How I Look After Myself On A Bad Day.

As I’m sure you know yourself, some days, weeks or even months are worse than others and harder to get through. Whether you have a mental illness or not, sometimes life is tough to us.

What’s important during times like this is to fully listen to what your body is telling you for example, if you’re tired – take a nap, if you’re worked up over something – go for a walk (or anything else that calms you down).

Stop fighting so hard, sometimes we need to push ourselves to the limit and other times we need to press pause and look after our mental and physical well-being. Pressing pause means different things to all of us, it can mean taking 10 minutes to yourself and putting your priorities or worries to one side for those 10 minutes if not more.

Pressing pause simply means doing something for yourself, e.g I personally like to take a long, warm bubble bath and/or watch some of my favourite television or a film.

As someone who has and still struggles with anxiety, one piece of advice I have been given in the past is to chew gum when I’m anxious or worked up. This can reduce anxiety and lower cortisol which is basically our bodies natural fight or flight reaction (this goes back to the caveman days, it’s interesting to research in to this a little if you have the time).

During points where the anxiety is at a high I like to do breathing exercises, either ones online – gifs or youtube videos, or by simply sitting on the floor, breathing in for 3 and breathing out for 4. A strange but effective technique that has also helped me is to hold a rock (one I got off a pebble beach) and it helps ease that horrible floaty feeling you get when you feel anxious.

During times of hardship, you’d be surprised at how much it can help to talk it out with a friend or family member. Even if you don’t know how to describe what’s going on, say whatever it is that tumbles out. This also coincides with making those that are around me on the day, when possible, aware of how I’m feeling in case I come across as snappy or extra sensitive / easily overwhelmed.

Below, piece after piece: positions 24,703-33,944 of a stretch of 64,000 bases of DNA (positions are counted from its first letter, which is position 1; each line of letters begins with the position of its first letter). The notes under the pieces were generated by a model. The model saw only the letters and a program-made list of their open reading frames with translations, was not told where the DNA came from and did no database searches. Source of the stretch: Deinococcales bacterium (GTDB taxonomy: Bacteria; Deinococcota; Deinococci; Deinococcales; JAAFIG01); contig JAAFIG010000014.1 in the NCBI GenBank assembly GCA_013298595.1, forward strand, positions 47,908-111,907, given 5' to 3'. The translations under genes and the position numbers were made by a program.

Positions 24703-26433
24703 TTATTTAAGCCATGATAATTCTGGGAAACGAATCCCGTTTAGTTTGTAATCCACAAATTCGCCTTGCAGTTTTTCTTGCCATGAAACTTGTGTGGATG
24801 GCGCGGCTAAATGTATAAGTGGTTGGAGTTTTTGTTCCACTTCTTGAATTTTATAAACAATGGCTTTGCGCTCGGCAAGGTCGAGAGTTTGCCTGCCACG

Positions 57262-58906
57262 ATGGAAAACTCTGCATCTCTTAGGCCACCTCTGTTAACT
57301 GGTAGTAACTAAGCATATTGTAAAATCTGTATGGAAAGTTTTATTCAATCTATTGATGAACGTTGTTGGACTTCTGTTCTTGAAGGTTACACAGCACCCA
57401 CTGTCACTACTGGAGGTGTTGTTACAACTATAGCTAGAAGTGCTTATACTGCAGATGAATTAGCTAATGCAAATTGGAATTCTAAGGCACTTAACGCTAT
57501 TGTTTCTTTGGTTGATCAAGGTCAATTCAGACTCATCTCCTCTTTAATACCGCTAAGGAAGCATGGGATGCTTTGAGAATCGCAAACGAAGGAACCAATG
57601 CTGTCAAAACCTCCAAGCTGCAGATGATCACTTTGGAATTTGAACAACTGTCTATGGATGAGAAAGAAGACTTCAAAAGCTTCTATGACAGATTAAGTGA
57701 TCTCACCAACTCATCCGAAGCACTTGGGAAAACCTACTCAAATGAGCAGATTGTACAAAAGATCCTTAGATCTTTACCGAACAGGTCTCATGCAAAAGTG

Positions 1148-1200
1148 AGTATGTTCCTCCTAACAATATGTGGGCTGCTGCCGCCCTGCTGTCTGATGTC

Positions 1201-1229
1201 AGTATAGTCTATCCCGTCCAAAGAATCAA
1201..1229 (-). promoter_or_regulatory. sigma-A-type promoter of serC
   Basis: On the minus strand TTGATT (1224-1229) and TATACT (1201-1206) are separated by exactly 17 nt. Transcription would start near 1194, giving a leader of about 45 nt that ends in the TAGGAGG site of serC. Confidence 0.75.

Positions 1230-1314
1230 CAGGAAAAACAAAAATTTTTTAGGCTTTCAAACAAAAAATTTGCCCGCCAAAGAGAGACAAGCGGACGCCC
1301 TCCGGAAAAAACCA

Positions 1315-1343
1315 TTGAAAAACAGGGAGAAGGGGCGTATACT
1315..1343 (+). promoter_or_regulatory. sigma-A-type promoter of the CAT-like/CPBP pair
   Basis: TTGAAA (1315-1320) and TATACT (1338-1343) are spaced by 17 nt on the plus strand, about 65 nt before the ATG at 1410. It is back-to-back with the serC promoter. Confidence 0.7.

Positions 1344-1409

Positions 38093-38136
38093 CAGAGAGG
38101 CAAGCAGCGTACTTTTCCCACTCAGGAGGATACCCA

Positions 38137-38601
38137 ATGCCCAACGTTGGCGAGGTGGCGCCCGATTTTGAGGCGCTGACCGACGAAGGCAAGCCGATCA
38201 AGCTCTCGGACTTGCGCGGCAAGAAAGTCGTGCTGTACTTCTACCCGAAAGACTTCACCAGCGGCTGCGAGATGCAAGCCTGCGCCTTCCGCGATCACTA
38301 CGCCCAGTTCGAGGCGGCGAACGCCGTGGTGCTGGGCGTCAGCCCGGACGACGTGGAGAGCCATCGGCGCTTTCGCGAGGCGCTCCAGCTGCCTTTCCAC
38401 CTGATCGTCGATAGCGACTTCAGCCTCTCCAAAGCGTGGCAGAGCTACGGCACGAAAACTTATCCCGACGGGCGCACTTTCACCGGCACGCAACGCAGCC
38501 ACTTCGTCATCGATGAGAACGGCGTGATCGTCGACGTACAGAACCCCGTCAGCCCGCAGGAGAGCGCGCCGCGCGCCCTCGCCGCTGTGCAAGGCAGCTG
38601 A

As difficult as it can sometimes be, it’s important to ask for help when you need it, whilst also trying to ignore those thoughts that tell you you’re being annoying or anything else.

There’s something very comforting about a hot water bottle, to me anyway! I particularly like to have one when I feel crappy as my stomach tends to hurt. The joys aye!

Maybe this one is a bit bias, but writing really helps. Sometimes I can’t fathom a lot about how I feel and so it’s difficult to get it onto the page but I just write anything down, even if it’s words or sentences that make no sense. It’s simply the idea of getting it out of your mind and onto the paper.

Another one that’s underrated – adult colouring books!!! I love them. You can pretty much buy them anywhere but I’ve bought mine from the Tiger shop where they’re really cheap so win-win. I did love colouring books when I was a child so maybe this is why I personally find it so relaxing but it really works well as a distraction without having to concentrate too hard. Try it and see.

Distraction number 2 would definitely be watching or listening to someone who inspires me or makes me laugh. For me that is Will Smith – I won’t go in to that or you’ll never see the end of this post…

We all have those clothes or accessories or drinks or foods that we save for those “special occasions” that we never actually use on special occasions. I like to ‘treat’ myself and use one of those things whether it’s a luxury bath bomb or a nice box of chocolates that I’ve managed to leave untouched (very rare for me). We deserve to be pampered and treated on the hard days so just use that thing you’ve been saving.

Lastly, as difficult as it is, focus on the here and now, not what you’ve got to do or what’s going to happen in 10 minutes time / an hour / tomorrow. You are in this moment right now. You are in the present. You don’t need to worry about the future yet as it hasn’t yet arrived.

Ciao for now x

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Wellbeing writer, host for The Inspired Narrative podcast and mental health support worker.